We call these structures “Basket Columns” to aptly describe both their form and function. These structures are shaped like baskets (form) and they are holding everything up (function)! This impressive architecturally exposed steel structure stands in the heart of NYC’s Financial District. As the entryway pavilion of the World Financial Complex, and home to the headquarters of Brookfield Properties, this awe-inspiring structure has more than 70,000 pedestrians walk between these basket columns each day. The central supporting, two spiraling steel basket structures rise 55 feet from the ground to hold up the roof, creating a transparent jewel box that serves as the grand entrance.
This is a shining example of how we brought an architect’s vision to life. With the architect’s vision in mind and the structural drawings in hand, we set out to figure out a way to actually build the structures. Always trying to incorporate the AESS flow, we fabricated and installed the architecturally exposed steel structure supporting a curved roof structure, complete with pre-tensioning for glass installation. We also machined, painted, and erected the structures.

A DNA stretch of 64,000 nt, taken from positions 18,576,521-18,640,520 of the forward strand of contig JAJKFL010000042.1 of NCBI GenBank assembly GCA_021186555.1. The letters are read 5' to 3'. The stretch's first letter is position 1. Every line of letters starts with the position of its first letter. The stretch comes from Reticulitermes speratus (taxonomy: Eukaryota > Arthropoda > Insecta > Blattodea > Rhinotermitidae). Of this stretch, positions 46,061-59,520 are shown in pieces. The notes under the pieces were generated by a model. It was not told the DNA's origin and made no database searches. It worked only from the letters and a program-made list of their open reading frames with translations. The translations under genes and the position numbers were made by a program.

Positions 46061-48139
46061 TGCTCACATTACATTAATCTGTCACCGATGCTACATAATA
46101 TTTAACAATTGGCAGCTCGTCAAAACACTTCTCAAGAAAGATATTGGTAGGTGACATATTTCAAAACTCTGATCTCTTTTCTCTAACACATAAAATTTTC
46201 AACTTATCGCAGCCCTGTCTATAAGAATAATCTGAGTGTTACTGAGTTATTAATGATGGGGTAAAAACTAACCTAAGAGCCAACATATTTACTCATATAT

This type of complex project definitely increases our adrenaline and creates a few gray hairs. It took a great deal of ingenuity and skill to make the fabrication and assembly of the ‘basket columns’ look like a thought out, yet simple process.
The level of fabrication and finishing was highly demanding on this project as all connections that are exposed needed to be connected in the field. The balancing of cambering and pre-tensioning the roof structure also created challenges to ensure integration with the finishing glazing elements.
Each structure is divided into five sections horizontally. When we had the first three sections assembled on the shop floor, the architect stood inside and looked up. With the architects permission, we deviated from his drawings because we felt that there was a more effective way to fabricate to meet his intentions. He commented that he was amazed at how closely the structure matched his vision with the integrity of his intentions making it through the engineering and fabrication process.
One of the biggest engineering challenges on this project was working with a spiral structure that meets a roof and has to be evenly tensioned, while predicting where everything would go from a deflection point of view. We had to use new approaches to hide where the bolts met the ceiling to maintain the integrity of the AESS.
Working within the congestion of downtown Manhattan made site logistics a challenge. The project also required a great number of players to come together in a coordinated way – including the Port Authority and a multitude of trades. We were involved at the preliminary stages which gave us a good perspective on the project and input on the design development.